I laughed a lot during this show, especially at the beginning, but being in Leonard’s class with the four young writers also brought back some not-fun memories of my own frustrating experiences in creative writing classes. Man, if I had a nickel for every condescending writing instructor that told me I could “make a f*ckload of money writing for Hollywood,” (to use Leonard’s expression) I’d have a f*ckload of money already.
I left the theatre feeling depressed and wondering what my truth is and if I’ve somehow been ignoring it all these years.
The Ah-Hah’s Here at Age 51
But now, after a day or two of sitting with the experience of this play, I’ve come to feel affection for it, and grateful to it for helping me to put some of my own past experiences into perspective.
For example, are these the only two goals a writer might have: become respected as a writer of literary fiction or make a ton of money as a writer of commercial fiction?
Of course not.
Is there only one way to be passionate and ethical as a writer?
Of course not.
So maybe that is one of the points that the playwright is trying to make: many things sound like truth simply because a) they’ve been uttered by authority figures and b) we’re too young at the time to know the importance of respectfully (not defiantly) questioning authority, especially in our own minds.
On the other hand, everyone in this play does grow and benefit in some way from Leonard’s working with them.
All people – writers or not – have to decide what to do with the advice, criticism, feedback, and comments that come their way, asked for or not. Maybe another point the playwright is trying to make is that what we take from any experience is up to us.
And none of us can succeed alone.
Here are four lines that I jotted down during the show simply because I loved them:
“Writers in their natural state are like feral cats.”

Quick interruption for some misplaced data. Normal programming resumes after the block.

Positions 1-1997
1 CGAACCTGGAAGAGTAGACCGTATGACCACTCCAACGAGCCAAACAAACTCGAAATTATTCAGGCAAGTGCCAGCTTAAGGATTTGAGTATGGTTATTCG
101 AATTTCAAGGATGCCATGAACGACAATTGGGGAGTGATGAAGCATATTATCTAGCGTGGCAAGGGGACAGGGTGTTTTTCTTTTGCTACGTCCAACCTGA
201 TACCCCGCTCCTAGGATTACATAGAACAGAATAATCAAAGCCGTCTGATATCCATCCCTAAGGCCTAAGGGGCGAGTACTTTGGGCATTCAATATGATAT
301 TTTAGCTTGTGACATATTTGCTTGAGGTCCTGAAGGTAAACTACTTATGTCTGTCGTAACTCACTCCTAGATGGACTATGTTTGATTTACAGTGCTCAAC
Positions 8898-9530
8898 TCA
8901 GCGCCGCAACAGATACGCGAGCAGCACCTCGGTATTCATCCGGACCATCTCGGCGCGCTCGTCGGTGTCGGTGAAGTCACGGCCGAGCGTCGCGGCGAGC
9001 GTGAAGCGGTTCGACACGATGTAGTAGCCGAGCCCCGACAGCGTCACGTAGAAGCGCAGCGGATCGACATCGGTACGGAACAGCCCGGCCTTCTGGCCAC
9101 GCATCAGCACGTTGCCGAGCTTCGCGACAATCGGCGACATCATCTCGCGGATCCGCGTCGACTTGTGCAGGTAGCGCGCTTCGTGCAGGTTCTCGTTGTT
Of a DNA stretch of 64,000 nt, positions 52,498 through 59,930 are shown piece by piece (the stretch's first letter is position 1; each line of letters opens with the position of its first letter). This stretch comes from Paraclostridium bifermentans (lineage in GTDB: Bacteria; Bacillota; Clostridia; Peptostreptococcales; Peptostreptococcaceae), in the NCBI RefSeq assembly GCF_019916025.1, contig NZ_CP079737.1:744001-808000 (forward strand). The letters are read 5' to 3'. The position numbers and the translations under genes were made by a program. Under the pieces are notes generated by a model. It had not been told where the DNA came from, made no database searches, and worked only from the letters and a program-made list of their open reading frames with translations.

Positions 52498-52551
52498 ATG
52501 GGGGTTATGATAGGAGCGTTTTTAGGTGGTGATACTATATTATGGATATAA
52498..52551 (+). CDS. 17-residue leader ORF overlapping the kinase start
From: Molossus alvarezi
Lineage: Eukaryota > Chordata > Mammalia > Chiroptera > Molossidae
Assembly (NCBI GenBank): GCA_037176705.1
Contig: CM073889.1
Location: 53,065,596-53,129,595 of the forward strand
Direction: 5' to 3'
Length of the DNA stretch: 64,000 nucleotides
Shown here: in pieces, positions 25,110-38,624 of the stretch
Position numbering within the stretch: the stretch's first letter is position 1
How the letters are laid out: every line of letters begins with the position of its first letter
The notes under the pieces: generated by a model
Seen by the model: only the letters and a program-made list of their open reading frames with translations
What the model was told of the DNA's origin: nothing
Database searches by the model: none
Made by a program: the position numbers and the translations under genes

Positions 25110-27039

“It’s so Darien.” (My family lived in Darien, Connecticut briefly when I was little. I think it is now something like Carmel, Indiana: affluent and “safe” and somewhat full of itself and therefore easily mocked, but a nice place to live in a lot of ways.)
“Who gives a shit about someone that lacks an interior life?”
“Boys, boys, boys. You just never get enough of yourselves, do you?”
I also loved hearing the following line when it came up in the show. An actor named Pomme Koch in Washington, D.C. had tweeted it. I found it when I was trying to find Theresa Rebeck on Twitter:
“Some people are so crippled they can’t stand the truth, but for those of us who partake, nothing else really comes close.”
A Few More Credits and Box Office
I also want to give a shout for the catchy music during the scene changes (sound design by Tim Brickley) and the personality-appropriate costume design by Ashley Kiefer. Other credits include:
Producer – Bryan Fonseca. Stage manager – Chelsey Wood. Assistant stage manager – Lauren Thorne. Technical director – Nolan Brokamp. Props – Ashley Kiefer. Light and sound board operator – Chelsey Wood. Dramaturgy – David Santangelo.
“Seminar” continues Thursdays-Sundays at the Phoenix Theatre through November 25, 2012. For more information and to make reservations, either call the Phoenix box office at 317-635-PLAY or visit their website: www.phoenixtheatre.org.
Okay, One Spoiler
Re-reading Lou Harry’s review of the Broadway production of “Seminar” in the Indianapolis Business Journal after I got home from the Phoenix production helped me to see that another reason the story upset me was that it felt “hijacked two thirds of the way through by a sexist male writer” and “Rebeck marginalizes Kate, her most interesting character…”
However, re-reading that review also made me realize that I like the ending of the Phoenix production after all.
In the Phoenix production, in the final moments of the play, while we are watching Leonard and Martin bond and congratulate themselves over their new-found kindred spirithood as Rare and Serious Writers (and yes, I am being snarky), Kate steps silently back into her apartment with a little smile on her face. Our attention is drawn to her even while the two men are still talking, so we can’t help thinking about her. We remember that Kate won the praise of the master in more ways than one AND got a writing job that pleases her AND stopped being a doormat.
Maybe this is also a play about the fact that living well – which is not necessarily the same as becoming a star - is the best revenge.
‘See you at the theatres!
Hope Baugh – www.IndyTheatreHabit and @IndyTheatre on Twitter.
©2012 Hope Baugh
(Photo above taken by Zach Rosing. Left to right: Lisa Ermel, Neal Eggeson, Bill Simmons, Sam Fain, Lauren Briggeman.)